Friday, July 22, 2016
Star Trek Beyond 
CNS/USCCB (J. McAleer) review
ChicagoTribune (M. Phillips) review
RogerEbert.com (M. Zoller Seitz) review
AVClub (I. Vishnevetsky) review
Star Trek Beyond  (directed by Justin Lin, screenplay by Simon Pegg and Doug Jung, based on the Star Trek television series [wikip] [IMDb] by Gene Roddenberry [wikip] [IMDb]) is IMHO the film in this "Star Trek reboot" series that finally "catches its stride" ;-)
Amusingly, in the opening voice-over, Chris Pine's Capt. James T. Kirk complains three years (or three films) into his five year mission commanding the venerable Federation Starship Enterprise his life has become "episodic" ;-). However, for those of us watching, we're given a chance in this film to better appreciate the direction in which this rebooted series is heading and the changes from the original that it has made.
For the original Star Trek television series [1966-69] was famously IDEA DRIVEN and surprisingly LOW TECH. The various episodes in the original (again, _television_...) series, supposedly playing-out largely on the surfaces of presumably quite exotic alien planets, would simply play-out _on a stage_ with a quite randomly hued background (red, blue, purple, black ...) serving as the planet's (exotically hued) "horizon" and perhaps "a palm tree or two" (or even more strangely "a Corinthian column") serving as props onstage in the foreground. On such a stage er "planet," the characters would then wax eloquently (with almost Shakespearean gravitas) about the nature of freedom, humanity (or half-vulcan character Spock's "vulcanity") as the arriving largely human (if already largely multi-racial) crew of the Starship Enterprise inevitably encountered a culture that "saw things differently." Over the course of the (television) seasons, relationships between at least some of the (first tier) crew members also developed (Kirk [wikip], Spock [wikip], McCoy [wikip] and Scotty [wikip]) while other characters (Uhura [wikip], Chekov [wikip] and Sulu [wikip]) were left largely undeveloped.
The Star Trek Next Generation [1987-1994] series (which took place largely aboard a more sophisticated looking Starship Enterprise) developed more (and more diverse) characters beginning with making the captain of the Enterprise a Frenchman named Jean-Luc Picard [wikip]. Women - Counselor Troi [wikip] and Science Officer Dr. Beverly Crusher [wikip] - played much more significant roles. A (once) physically handicapped Lt. Cmdr Geordi LaForge [wikip] who had been blind functioned now as a pilot of the ship without any hindrance to his performance thanks to a high tech visor that allowed to him to see once more. Even children/teenagers Wesley [wikip], Dr. Crusher's son were shown present on board. And a "Klingon," Lt. Worf [wikip], (the Klingons were the Federation's enemies in the Original Series) was now a valued member of the crew, as was an all-but/more than human android named Data [wikip]). Star Fleet of the Next Generation was thus truly "for everybody."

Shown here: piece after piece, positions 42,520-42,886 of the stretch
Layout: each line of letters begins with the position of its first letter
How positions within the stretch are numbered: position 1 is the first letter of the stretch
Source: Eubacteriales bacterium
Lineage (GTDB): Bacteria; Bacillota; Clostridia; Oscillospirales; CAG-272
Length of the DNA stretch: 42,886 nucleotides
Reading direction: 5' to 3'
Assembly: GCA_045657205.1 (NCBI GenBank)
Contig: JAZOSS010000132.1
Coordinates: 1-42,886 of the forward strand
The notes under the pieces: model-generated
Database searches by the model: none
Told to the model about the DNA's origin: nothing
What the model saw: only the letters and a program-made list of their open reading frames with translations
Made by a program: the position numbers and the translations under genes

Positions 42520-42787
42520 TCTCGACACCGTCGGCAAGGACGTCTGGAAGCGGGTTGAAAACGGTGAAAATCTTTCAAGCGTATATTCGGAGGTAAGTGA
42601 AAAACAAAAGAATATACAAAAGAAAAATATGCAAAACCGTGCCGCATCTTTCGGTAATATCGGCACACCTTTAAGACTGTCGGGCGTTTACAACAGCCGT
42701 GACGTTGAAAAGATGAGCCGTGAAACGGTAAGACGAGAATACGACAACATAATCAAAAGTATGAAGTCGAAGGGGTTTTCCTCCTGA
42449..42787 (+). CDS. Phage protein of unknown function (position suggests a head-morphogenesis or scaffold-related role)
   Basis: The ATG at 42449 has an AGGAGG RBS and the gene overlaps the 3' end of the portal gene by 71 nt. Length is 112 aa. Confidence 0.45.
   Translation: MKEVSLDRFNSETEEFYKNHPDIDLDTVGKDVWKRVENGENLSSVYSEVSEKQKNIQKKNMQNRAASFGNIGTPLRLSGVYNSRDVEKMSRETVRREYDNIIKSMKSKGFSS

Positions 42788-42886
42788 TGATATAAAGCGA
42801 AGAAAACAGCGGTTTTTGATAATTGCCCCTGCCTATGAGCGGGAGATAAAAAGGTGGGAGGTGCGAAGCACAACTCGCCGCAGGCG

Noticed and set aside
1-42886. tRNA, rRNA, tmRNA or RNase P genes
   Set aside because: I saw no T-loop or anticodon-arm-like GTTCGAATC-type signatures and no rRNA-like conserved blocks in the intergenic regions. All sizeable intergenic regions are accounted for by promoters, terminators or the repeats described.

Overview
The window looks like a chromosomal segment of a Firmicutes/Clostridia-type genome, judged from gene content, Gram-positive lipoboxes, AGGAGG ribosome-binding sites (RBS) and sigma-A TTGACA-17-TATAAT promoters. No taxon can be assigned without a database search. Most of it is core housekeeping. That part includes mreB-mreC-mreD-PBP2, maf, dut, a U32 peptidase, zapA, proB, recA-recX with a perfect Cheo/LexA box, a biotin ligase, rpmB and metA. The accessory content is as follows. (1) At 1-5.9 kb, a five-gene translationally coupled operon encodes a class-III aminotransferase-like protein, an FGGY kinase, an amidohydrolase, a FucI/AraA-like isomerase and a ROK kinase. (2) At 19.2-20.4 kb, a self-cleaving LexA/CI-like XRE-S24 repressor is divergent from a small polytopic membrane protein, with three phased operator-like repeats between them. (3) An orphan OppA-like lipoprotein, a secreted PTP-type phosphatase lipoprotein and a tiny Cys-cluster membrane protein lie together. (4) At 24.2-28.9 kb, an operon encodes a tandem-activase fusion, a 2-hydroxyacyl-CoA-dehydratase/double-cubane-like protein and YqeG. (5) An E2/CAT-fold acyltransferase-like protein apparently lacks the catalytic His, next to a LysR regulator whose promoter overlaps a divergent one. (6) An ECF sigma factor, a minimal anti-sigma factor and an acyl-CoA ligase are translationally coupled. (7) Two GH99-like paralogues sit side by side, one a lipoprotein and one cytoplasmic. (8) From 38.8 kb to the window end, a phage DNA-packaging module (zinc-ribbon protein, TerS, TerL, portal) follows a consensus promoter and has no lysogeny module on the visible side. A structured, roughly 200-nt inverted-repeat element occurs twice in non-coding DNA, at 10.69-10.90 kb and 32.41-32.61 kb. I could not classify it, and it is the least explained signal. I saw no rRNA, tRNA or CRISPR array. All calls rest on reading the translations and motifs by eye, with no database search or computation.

Subsequent feature-length films featuring the casts of both series consistently improved upon the special effects of the TV series from which they were spawned, and yet focused mostly on the relationships between the characters.
THE REBOOT took the special effects to a new and (initially much criticized) frenetic level. Whereas the original series was IDEA DRIVEN, the REBOOT felt overwhelmingly ACTION and SPECIAL EFFECTS DRIVEN.
While (1) attention was again given to some of the relationships, notably the friendship between Kirk [wikip] (now played by Chris Pine) and Spock [wikip] (now played by Zachery Quinto), (2) there were some fairly interesting even inspired casting choices, notably of casting Zoe Saldana as the new Uhura [wikip]) and even Simon Pegg as the new Scotty [wikip]) and (3) some of the previously underdeveloped characters were given livelier roles (like Anton Yelchin's Chekov [wikip] who, wow ;-), now steals almost every scene that he's in ;-) and/or back stories (like John Cho's Sulu [wikip] who in a nod to George Takei [IMDb] [wikip] who played Sulu [wikip] in the original series, is now portrayed as being quite calmly / matter-of-factly ... gay, BOTH OF THE of the REBOOT series felt like GIANT SCALE "SMASH-EM-UP" MARVEL-COMICS-LIKE "SUPER-HERO MOVIES."
The current film, though retaining the GIANT SCALE (much of the film plays out around a GIANT new Federation colony/outpost called "the Yorktown" at the edge of a nebula) as well as an OFTEN FRENETIC PACE (the Enterprise gets attacked veritable bee-like "swarm" of alien ships coming from said nebula) ... AT LEAST THE BATTLE (and its after-effects) proceed(s) with BOTH _intelligence_ and surprise: Yes, "the aliens" come at the Enterprise in an unexpected manner and to eventually defeat them _requires_ a lot of (often quite fast) nimble-thinking / improvisation on the part of the Enterprise crew.
As a result, this third (sorry new Kirk ;-) "episode" of the REBOOT feels the most authentic (of the three) thusfar and even advances STAR TREK's story telling in an arguably positive way -- sometimes we all have to "think quickly" and respond to "new challenges" using the tools, gadgets (and "apps") around us in fairly novel / unexpected ways ;-)
So thumbs up here. And the addition of some _new_ alien characters, notably that of Jaylah (played by Sofia Boutella) a previously marooned and yet quite resourceful alien stuck originally also in that nebula was good / fun as well! Good / great job! Finally, this REBOOTED series is "going somewhere" again ;-)
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